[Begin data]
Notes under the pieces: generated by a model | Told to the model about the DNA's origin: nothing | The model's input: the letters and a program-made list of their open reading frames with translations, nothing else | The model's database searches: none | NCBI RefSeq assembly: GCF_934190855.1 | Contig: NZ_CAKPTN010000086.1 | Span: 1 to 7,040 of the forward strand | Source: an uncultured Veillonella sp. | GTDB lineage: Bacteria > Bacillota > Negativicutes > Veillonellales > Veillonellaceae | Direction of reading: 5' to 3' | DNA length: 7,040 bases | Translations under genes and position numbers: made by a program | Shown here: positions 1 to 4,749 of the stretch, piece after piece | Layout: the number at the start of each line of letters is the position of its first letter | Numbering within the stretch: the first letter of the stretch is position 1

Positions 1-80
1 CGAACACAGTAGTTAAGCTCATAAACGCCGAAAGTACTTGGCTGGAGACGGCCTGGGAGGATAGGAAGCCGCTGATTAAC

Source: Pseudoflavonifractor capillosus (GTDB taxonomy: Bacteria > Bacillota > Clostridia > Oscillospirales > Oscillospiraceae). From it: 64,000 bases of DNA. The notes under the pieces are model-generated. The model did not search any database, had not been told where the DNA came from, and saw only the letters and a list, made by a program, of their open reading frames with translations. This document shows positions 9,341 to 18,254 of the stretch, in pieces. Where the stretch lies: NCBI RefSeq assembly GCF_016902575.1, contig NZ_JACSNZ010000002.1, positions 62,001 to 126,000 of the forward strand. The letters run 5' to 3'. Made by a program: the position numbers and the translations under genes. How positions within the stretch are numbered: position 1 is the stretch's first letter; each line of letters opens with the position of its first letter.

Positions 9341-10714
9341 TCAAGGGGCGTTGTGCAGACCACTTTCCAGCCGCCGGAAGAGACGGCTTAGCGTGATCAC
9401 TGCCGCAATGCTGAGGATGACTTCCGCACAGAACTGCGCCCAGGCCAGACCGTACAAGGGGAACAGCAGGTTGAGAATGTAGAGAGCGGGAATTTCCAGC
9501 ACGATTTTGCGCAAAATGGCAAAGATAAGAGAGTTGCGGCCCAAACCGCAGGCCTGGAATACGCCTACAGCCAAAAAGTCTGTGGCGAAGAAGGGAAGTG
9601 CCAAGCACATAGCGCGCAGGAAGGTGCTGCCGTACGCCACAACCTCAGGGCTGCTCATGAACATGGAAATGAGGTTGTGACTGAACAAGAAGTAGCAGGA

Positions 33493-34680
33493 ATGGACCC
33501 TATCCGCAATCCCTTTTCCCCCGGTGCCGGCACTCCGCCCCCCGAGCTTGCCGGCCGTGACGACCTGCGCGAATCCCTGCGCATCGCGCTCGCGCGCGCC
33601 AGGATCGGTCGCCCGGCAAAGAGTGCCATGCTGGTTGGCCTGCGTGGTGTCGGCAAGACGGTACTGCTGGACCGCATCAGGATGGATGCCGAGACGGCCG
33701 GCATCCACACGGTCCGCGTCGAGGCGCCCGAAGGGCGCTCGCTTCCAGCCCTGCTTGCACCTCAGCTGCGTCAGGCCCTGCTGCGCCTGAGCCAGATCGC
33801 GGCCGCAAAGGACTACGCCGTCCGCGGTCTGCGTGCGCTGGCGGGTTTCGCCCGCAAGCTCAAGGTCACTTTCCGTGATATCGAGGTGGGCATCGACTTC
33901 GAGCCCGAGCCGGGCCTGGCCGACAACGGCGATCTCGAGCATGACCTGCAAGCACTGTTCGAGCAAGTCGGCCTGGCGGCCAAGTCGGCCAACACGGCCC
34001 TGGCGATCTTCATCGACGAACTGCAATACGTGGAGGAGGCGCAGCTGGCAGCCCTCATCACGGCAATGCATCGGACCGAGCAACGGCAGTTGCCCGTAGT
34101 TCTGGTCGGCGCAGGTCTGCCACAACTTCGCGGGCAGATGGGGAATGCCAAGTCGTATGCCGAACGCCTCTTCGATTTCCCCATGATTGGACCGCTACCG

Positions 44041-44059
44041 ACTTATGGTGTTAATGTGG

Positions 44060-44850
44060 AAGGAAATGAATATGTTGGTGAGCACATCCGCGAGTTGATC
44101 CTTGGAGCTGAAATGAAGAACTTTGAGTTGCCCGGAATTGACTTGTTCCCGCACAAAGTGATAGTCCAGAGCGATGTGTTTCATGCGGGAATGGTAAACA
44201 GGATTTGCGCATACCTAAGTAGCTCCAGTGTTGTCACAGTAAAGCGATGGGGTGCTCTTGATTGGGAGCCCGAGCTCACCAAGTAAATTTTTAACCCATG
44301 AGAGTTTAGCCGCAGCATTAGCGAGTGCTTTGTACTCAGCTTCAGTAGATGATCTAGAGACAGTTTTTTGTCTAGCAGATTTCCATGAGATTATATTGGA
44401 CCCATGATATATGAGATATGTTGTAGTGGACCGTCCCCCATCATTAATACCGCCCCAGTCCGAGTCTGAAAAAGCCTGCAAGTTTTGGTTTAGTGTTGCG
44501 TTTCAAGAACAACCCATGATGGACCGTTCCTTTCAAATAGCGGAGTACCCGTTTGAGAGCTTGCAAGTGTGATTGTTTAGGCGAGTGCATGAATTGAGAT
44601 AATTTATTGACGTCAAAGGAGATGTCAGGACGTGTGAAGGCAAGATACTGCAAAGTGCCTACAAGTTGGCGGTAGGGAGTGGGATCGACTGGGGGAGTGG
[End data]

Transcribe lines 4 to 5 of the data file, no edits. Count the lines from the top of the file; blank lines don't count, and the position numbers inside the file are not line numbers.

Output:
Source: Pseudoflavonifractor capillosus (GTDB taxonomy: Bacteria > Bacillota > Clostridia > Oscillospirales > Oscillospiraceae). From it: 64,000 bases of DNA. The notes under the pieces are model-generated. The model did not search any database, had not been told where the DNA came from, and saw only the letters and a list, made by a program, of their open reading frames with translations. This document shows positions 9,341 to 18,254 of the stretch, in pieces. Where the stretch lies: NCBI RefSeq assembly GCF_016902575.1, contig NZ_JACSNZ010000002.1, positions 62,001 to 126,000 of the forward strand. The letters run 5' to 3'. Made by a program: the position numbers and the translations under genes. How positions within the stretch are numbered: position 1 is the stretch's first letter; each line of letters opens with the position of its first letter.

Positions 9341-10714